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Page:Southern Historical Society Papers volume 31.djvu/312

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304 Southern Historical Society Papers.

regiment of cavalry, camped along the Pittsburg road, while his headquarters were in the Shiloh Church.

Immediately in his front was a deep ravine and creek. Sherman's force numbered 9,200 bayonets and eighteen guns. To the left of Sherman was Prentiss 6,000 bayonets and twelve guns. To the rear of, and in supporting distance of Sherman, was McClernand's Division, the heroes of Fort Donelson 7, 300 bayonets and eighteen guns. Still further in the rear was Hurlbut's Division 7,500 bayo- nets and eighteen guns and WV H. L. Wallace 7,000 bayonets and eighteen guns; total infantry, 37,000, and eighty-four guns.

In a letter written to the Cincinnati Gazette by its war correspon- dent at the time, which we have before us, it is stated that Grant had twenty-six batteries and 40,000 infantry engaged. While the Confederates were moving the Yankee soldiers lay sleeping in their cozy tents. There was no line of pickets around their camp outside of the ordinary camp sentinels. They were confident, or seemed to be, that no harm threatened and no disaster could befall them. A few of the enemy were up cooking breakfast, while yet a few were eating around their well-stocked mess chests. Their guns and ac- coutrements were scattered around in disorder, while the Confede- rates moved swiftly through the woods in search of them. The Confederates were inspired by hopes of victory, and surged onward until the white tents could be seen through the mist and trees.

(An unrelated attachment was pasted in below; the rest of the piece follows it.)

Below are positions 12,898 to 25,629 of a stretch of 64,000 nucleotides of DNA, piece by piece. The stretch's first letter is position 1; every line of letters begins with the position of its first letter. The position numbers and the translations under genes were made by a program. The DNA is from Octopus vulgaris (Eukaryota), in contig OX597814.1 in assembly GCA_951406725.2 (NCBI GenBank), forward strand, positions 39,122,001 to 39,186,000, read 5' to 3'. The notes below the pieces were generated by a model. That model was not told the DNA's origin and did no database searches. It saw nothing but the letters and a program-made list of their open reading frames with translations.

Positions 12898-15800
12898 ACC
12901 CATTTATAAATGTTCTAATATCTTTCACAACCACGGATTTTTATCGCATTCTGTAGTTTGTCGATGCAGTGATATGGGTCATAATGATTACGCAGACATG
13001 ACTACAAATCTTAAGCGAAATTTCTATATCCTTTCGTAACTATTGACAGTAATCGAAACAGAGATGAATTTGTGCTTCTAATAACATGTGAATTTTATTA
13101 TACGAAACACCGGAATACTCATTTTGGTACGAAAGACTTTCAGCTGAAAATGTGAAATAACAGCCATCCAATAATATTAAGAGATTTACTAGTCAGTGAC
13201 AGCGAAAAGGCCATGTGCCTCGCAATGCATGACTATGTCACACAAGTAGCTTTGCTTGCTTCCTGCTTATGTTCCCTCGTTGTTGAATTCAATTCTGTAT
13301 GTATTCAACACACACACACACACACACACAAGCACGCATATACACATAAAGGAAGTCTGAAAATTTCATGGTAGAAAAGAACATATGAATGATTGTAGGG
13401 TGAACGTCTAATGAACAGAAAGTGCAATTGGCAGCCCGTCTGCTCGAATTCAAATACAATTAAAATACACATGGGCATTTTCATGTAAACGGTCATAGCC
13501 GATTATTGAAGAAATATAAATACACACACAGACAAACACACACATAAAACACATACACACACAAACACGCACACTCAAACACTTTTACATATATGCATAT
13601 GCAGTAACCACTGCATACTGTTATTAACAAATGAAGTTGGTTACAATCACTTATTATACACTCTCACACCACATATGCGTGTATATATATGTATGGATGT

Hilderbrand's Brigade of Sherman's Division was the first to re- ceive the attack. His sentinels, taken by surprise, fired off their guns as they ran, closely pursued by the Confederates. There has never been a more complete surprise of an army in history. Officers and men were killed or wounded in their beds, while large numbers ran without taking time to pick up guns or anything else.

Hilderbrand's Brigade (Ohioans) were swept from the earth, al- most, and so badly scattered that they were not formed during the battle. Those escaping had no heart to return.

Next Prentiss' Division was assailed and driven in great confusion. In the mentime three brigades of Sherman's Division, on the left, aroused by the din and uproar, had time to form, but were attacked by Ruggle's Division of Bragg' s Corps. Sherman, as has been stated, occupied a formidable position, but he could not stand the impetuous movement of the Confederates, and fell back, leaving six guns on the field. Very soon McClernand came up, but both he and Sherman were swept from the field until they reached a road leading from Purdy to Hamburg. Along this road they formed,